Chiswick Curve Gets Unanimous Thumbs Down

Planning Committee meeting votes against the 32-storey tower

The planned tower viewed from Chiswick Roundabout


Chiswick Curve Would Cause Substantial Harm

Planning Application for Tower at Chiswick Roundabout

Chiswick Skyscraper Plan For Thirty-Two Storeys with 'Poor Doors'

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Hounslow Council's Planning Committee has given a resounding 'No to the 32-storey Chiswick Curve.

There was a unanimous vote at last nights meeting (Jan 12th) against the planning application which had been recommended for refusal by Council planning officials.

Despite the cold weather, about sixty people from groups opposed to the Curve, turned up at the meeting in the Civic Centre, to show their strength of opposition to the project.

It is not yet known whether the developers will appeal the decision.

Planning officers had rejected the proposal for the 32-storey Chiswick Curve on several grounds, including its size, and the fact that it could cause "substantial harm" to local heritage sites.

A key reason for the rejection by council planners is the impact that the building would have on a number of local heritage sites particularly Kew Gardens. They also said that the large structure would be "at odds with the wider urban and historic character of the area."

The report also criticised the design saying, "The standard of design proposed would not be outstanding or of the highest quality and the proposed provision of affordable housing at the site would not maximize affordable housing delivery or promote mixed and balanced communities."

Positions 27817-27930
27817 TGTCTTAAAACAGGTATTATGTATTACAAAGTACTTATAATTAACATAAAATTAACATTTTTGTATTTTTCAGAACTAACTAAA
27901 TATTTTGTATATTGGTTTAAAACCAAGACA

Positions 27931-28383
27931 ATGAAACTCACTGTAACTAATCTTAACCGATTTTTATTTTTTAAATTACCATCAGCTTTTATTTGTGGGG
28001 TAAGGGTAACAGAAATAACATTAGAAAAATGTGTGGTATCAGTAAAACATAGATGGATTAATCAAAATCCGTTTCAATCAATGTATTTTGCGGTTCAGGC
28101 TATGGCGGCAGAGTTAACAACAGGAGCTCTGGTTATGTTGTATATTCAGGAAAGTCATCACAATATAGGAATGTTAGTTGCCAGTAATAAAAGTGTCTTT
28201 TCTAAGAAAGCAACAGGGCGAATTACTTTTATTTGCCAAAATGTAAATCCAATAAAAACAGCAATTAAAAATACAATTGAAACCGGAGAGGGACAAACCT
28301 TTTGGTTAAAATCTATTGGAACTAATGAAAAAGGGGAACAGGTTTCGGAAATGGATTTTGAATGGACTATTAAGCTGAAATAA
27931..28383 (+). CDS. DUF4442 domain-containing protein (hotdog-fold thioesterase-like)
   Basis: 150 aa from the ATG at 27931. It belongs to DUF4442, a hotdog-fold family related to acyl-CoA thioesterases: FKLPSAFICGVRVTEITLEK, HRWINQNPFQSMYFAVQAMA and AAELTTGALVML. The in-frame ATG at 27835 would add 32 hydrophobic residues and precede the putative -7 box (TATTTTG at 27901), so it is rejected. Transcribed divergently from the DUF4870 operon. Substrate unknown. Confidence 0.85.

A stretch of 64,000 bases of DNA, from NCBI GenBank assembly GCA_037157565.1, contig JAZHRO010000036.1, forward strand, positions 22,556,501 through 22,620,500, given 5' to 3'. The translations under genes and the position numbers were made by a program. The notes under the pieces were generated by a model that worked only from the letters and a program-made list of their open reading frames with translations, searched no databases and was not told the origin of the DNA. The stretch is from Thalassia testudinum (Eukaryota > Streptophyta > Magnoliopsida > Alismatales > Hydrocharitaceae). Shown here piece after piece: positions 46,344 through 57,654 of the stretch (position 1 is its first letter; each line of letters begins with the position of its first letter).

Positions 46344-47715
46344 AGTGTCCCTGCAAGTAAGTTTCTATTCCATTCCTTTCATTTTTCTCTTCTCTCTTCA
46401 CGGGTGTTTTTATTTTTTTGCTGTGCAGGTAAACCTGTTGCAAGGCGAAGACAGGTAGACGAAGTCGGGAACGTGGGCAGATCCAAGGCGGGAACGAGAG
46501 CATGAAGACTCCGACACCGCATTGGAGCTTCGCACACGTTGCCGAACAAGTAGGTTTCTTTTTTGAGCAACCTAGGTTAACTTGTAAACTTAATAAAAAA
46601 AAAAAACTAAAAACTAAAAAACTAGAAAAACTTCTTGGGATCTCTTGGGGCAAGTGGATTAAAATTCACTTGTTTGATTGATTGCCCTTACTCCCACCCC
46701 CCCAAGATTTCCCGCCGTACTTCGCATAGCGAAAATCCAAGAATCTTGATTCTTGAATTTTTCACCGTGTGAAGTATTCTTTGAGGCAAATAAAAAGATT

It also said the development proposed was too much for the site. "The quantum of development proposed at the site is excessive and has eroded the quality of the architectural design."

The decision was referred to the Planning Committee because of the high level of local interest in the application, which the council said constituted an "exceptional circumstance."

Local groups in Chiswick, Kew and Brentford had been campaigning strongly against the development, including residents' and community groups, conservationists as well as the Green Party, English Heritage, Kew Gardens, and Tony Arbour MLA. Their opposition rested mainly on the grounds that this was an unsuitable site for residential development, that the structure was too high, there would be a negative impact on traffic and public transport, increased pollution, and there was currently a lack of surrounding infrastructure.

The Chiswick Curve from Strand on the Green

The Chiswick Curve from Strand on the Green

A view from the A4

A view from the A4


January 14, 2017

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